by Anton Shilov
03/17/2010 | 01:01 PM
LSI Corp. today announced the start of sampling of the enterprise-class solid-state drives (SSDs) for PCI Express bus developed for enterprise customers in cooperation with Seagate Technology. The new LSI SSS6200 device can easily rival other off-the-shelf products for OEMs of the similar kind, including those from Fusion-io company.
LSI solid-state storage (SSS) solution 6200 for PCI Express x4 interface integrates up to six Seagate Pulsar solid-state drives that are designed for Serial Attached SCSI (SAS) interconnection. The device achieves bandwidth of 1500MB/s sustained sequential I/O and 1200MB/s sustained random I/O, regardless of read/write mix. The small form-factor PCIe card delivers up to 200 thousand 4K sequential I/Os per second (IOPS) and up to 150 thousand 4K random IOPS. Storage capacity of the SSS6200 is up to 300GB can be configured in a single PCIe slot with no external power requirement.
“The new LSISSS6200 card utilizes the industry’s most widely deployed software stack to deliver an enterprise-capable, drop-in storage solution. Providing customers with a new tier of storage between system memory and low-cost disk drives, without sacrificing reliability or simplicity, PCIe-based SSS solutions represent the next evolution in storage architectures for market segments requiring extreme performance," said Steve Fingerhut, senior director of marketing at storage components division at LSI.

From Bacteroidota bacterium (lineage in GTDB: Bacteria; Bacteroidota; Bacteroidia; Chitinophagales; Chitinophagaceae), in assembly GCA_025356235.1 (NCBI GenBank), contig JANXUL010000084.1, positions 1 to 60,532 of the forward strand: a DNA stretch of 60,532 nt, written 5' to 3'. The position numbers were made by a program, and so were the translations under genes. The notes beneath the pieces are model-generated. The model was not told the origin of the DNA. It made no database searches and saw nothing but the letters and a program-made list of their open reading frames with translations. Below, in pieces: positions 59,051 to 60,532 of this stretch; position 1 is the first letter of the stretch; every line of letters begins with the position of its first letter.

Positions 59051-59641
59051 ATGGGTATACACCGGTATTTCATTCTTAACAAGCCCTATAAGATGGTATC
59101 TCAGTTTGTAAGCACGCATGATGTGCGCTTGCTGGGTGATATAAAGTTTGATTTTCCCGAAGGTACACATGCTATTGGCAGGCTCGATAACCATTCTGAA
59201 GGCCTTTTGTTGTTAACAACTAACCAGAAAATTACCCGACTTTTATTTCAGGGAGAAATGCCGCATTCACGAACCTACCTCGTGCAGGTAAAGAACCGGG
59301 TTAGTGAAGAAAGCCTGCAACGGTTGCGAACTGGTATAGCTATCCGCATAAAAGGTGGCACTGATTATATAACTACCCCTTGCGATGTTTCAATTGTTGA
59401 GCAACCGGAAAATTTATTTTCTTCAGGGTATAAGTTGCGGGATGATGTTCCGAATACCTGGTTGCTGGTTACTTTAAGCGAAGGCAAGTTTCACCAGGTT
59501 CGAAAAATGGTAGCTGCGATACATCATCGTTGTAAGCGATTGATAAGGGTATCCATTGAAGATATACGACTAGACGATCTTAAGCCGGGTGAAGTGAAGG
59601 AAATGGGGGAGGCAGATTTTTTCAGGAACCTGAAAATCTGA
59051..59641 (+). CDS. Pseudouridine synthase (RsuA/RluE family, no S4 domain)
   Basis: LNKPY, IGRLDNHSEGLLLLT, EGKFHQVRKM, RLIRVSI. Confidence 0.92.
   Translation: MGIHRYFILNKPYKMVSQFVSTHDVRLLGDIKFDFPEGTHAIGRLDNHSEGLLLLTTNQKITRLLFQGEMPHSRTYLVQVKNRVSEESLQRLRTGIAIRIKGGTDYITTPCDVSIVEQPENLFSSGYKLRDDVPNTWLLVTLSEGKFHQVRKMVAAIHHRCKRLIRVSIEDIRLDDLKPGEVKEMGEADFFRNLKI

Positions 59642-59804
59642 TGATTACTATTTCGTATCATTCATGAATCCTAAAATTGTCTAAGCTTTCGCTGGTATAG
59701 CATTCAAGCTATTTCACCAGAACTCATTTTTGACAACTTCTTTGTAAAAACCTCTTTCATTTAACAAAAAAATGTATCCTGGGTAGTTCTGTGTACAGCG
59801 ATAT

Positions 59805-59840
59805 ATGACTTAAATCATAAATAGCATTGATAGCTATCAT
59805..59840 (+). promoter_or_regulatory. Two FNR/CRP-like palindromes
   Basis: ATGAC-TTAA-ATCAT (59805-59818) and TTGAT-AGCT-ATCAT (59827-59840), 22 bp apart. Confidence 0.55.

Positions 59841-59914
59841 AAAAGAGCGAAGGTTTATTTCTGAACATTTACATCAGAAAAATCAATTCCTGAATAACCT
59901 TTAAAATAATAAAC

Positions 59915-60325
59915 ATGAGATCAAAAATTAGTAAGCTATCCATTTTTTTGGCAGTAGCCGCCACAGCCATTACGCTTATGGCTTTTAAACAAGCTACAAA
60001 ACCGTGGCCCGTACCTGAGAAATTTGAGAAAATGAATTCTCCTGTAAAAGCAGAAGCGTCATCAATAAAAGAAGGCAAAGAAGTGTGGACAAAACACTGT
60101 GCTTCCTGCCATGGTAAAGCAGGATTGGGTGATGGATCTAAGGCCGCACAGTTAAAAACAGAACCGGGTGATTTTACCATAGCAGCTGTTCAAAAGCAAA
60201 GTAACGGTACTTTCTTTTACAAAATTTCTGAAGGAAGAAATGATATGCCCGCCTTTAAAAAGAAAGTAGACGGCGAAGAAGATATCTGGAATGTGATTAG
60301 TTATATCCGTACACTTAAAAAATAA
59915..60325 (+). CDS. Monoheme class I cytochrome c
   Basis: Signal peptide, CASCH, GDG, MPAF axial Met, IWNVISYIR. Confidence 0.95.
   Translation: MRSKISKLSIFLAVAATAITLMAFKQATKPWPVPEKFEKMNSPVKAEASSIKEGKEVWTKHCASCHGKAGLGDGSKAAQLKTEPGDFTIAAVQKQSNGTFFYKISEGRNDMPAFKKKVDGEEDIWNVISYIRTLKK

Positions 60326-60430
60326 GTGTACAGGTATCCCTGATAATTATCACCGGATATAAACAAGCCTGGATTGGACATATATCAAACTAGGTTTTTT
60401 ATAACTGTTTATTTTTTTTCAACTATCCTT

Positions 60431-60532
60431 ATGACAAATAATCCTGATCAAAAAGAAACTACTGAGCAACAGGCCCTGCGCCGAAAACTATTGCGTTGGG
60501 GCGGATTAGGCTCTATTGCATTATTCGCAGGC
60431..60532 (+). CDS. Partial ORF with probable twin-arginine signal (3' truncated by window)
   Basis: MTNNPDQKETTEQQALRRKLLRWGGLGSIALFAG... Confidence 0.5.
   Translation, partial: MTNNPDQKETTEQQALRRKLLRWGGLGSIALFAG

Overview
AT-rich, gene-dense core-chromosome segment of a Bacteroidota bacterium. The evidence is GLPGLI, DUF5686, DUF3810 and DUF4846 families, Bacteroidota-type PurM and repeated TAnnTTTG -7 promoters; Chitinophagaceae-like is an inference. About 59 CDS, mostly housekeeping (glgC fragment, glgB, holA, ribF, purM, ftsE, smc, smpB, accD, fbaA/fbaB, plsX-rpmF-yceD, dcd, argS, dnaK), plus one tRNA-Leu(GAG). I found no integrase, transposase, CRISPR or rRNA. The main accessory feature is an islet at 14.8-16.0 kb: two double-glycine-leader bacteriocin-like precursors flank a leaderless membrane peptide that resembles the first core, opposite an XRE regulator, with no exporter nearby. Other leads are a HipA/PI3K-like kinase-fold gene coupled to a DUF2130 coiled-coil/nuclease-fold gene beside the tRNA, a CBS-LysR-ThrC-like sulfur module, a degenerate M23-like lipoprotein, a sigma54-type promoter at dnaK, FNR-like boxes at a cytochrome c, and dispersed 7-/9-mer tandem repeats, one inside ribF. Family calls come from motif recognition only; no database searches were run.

The card is designed to maximize transactional I/O performance for applications such as Web serving, data warehousing, data mining, online transaction processing and high-performance computing. Using industry-standard LSI software drivers, the card provides support for all major operating systems and helps OEM customers achieve a faster time to market.
"Future customer requirements related to price, performance, power consumption and reliability align well with the benefits of solid-state storage. PCIe-based SSS solutions, such as the LSISSS6200, can reliably meet next-generation data center needs with an improved price-to-performance ratio compared to traditional storage solutions,” said Jeff Janukowicz, research manager of hard disk drive components and solid state drives at IDC